On 26 October 2023, the Bank of England (“BoE”), Prudential Regulation Authority (“PRA”) and Financial Conduct Authority (“FCA”) (together, the “Supervisory Authorities”) published a joint Feedback Statement on ‘Artificial Intelligence and Machine Learning’ (FS2/23) (the “Feedback Statement”). The Feedback Statement is a follow-up to the Discussion Paper (DP5/22) on the same topic published in October 2022 (the “BoE/FCA Discussion Paper”).
On 26 October 2023, the UK Government also published a Discussion Paper on ‘Capabilities and risks from frontier AI’ (the “Frontier AI Discussion Paper”). This publication will inform discussions at the AI Safety Summit taking place at Bletchley Park on 1-2 November 2023. The AI Safety Summit aims to build a shared global understanding of the risks posed by frontier AI and how these risks could be managed.
On 27 October 2023, in another development, the UK Government published a paper on ‘Emerging Processes for Frontier AI Safety’, which accompanies the publication of AI safety policies by leading AI companies (together, the “AI Safety Publications”).
This note summarises areas which may be of interest to financial services firms in relation to the Feedback Statement, the Frontier AI Discussion Paper and the AI Safety Publications.
Feedback Statement (FS2/23)
The Feedback Statement summarises responses to the BoE/FCA Discussion Paper and provides an overall summary of the themes arising from the responses. It does not include any policy proposals or give an indication of how the Supervisory Authorities intend to move forward and what their future proposals may entail.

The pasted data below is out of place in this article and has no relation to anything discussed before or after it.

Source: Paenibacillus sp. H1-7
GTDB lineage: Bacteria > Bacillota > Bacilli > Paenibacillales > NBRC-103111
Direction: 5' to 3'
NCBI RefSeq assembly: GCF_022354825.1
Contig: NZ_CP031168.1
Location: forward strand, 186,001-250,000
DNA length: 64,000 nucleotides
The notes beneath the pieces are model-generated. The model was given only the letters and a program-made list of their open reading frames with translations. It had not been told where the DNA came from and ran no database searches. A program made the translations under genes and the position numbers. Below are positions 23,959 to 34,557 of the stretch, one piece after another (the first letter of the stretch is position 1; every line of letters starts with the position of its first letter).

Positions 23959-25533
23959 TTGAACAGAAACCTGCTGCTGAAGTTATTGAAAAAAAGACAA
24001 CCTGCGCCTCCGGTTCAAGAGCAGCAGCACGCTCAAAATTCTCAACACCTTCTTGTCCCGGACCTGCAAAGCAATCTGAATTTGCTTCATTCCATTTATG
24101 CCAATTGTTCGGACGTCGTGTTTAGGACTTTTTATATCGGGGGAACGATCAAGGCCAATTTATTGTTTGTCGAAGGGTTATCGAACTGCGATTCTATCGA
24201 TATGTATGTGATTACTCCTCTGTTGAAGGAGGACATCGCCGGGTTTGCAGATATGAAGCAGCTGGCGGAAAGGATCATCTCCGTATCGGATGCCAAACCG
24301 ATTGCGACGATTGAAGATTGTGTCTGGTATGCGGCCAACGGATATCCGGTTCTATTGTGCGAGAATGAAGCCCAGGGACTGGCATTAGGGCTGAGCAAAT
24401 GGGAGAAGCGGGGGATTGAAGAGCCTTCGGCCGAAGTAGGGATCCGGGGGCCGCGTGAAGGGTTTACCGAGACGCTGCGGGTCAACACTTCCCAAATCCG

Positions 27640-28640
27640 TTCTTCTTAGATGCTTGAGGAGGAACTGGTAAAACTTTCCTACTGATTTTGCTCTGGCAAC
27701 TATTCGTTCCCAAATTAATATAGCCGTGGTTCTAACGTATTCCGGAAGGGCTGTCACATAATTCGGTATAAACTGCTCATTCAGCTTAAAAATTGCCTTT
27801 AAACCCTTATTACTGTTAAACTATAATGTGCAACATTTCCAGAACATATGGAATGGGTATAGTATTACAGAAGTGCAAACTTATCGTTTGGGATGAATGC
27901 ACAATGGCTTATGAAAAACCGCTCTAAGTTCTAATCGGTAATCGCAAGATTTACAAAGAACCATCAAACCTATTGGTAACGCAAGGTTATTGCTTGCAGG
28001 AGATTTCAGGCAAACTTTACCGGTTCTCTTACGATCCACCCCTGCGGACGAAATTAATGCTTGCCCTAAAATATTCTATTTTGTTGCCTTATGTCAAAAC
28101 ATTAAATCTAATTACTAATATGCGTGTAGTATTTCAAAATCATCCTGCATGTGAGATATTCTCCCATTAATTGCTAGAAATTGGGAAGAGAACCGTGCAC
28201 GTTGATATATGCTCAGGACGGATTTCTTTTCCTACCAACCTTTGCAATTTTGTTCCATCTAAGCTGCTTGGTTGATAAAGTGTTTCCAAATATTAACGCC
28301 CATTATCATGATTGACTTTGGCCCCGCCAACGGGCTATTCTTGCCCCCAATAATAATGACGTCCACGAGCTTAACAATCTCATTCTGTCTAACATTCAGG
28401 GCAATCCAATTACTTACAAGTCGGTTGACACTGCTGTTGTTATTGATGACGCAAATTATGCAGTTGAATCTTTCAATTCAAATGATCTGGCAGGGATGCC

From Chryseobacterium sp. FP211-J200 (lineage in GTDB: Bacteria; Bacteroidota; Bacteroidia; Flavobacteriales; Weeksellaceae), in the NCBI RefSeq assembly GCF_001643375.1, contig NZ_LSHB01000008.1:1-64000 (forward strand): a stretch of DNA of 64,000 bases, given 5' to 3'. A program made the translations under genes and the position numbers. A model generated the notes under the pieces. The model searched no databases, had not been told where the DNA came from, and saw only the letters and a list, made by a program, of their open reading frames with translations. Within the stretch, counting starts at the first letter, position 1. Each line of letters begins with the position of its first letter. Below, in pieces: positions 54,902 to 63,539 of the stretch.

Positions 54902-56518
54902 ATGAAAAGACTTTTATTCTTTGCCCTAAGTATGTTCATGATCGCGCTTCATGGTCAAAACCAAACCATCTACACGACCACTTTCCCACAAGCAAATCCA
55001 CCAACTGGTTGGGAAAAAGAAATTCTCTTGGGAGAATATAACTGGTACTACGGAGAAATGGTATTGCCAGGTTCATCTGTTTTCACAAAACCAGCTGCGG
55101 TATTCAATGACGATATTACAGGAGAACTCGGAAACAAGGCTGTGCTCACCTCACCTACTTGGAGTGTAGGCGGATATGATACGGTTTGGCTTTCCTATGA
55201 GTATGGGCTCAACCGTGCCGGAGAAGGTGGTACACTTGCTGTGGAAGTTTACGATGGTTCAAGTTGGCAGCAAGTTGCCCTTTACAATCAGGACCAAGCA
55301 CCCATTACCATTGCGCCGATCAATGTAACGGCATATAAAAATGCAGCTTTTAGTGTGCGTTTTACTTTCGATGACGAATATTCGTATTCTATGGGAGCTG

Key takeaways are as follows:
- Most respondents would not find a financial services sector-specific regulatory definition of AI useful.
- Respondents stated that a technology-neutral, outcomes and principles-based approach to regulation would be preferable. This would allow regulators to leverage existing approaches to regulation.
- Most respondents consider that the Supervisory Authorities should prioritise consumer protection. Respondents stated that risk of data bias, discrimination and financial exclusion could be particularly relevant for vulnerable consumers and consumers with protected characteristics.
- Around half of respondents noted that consumer outcomes ought to be a key metric when assessing the benefits and risks of AI.
- As anticipated by CMS in a previous article on the topic, most respondents stated that existing firm governance structures and regulatory frameworks such as the Senior Managers and Certification Regime (“SMCR”) are sufficient to address AI risks. However, most respondents stressed that further guidance on how to interpret the ‘reasonable steps’ element of the SMCR in an AI context would be helpful.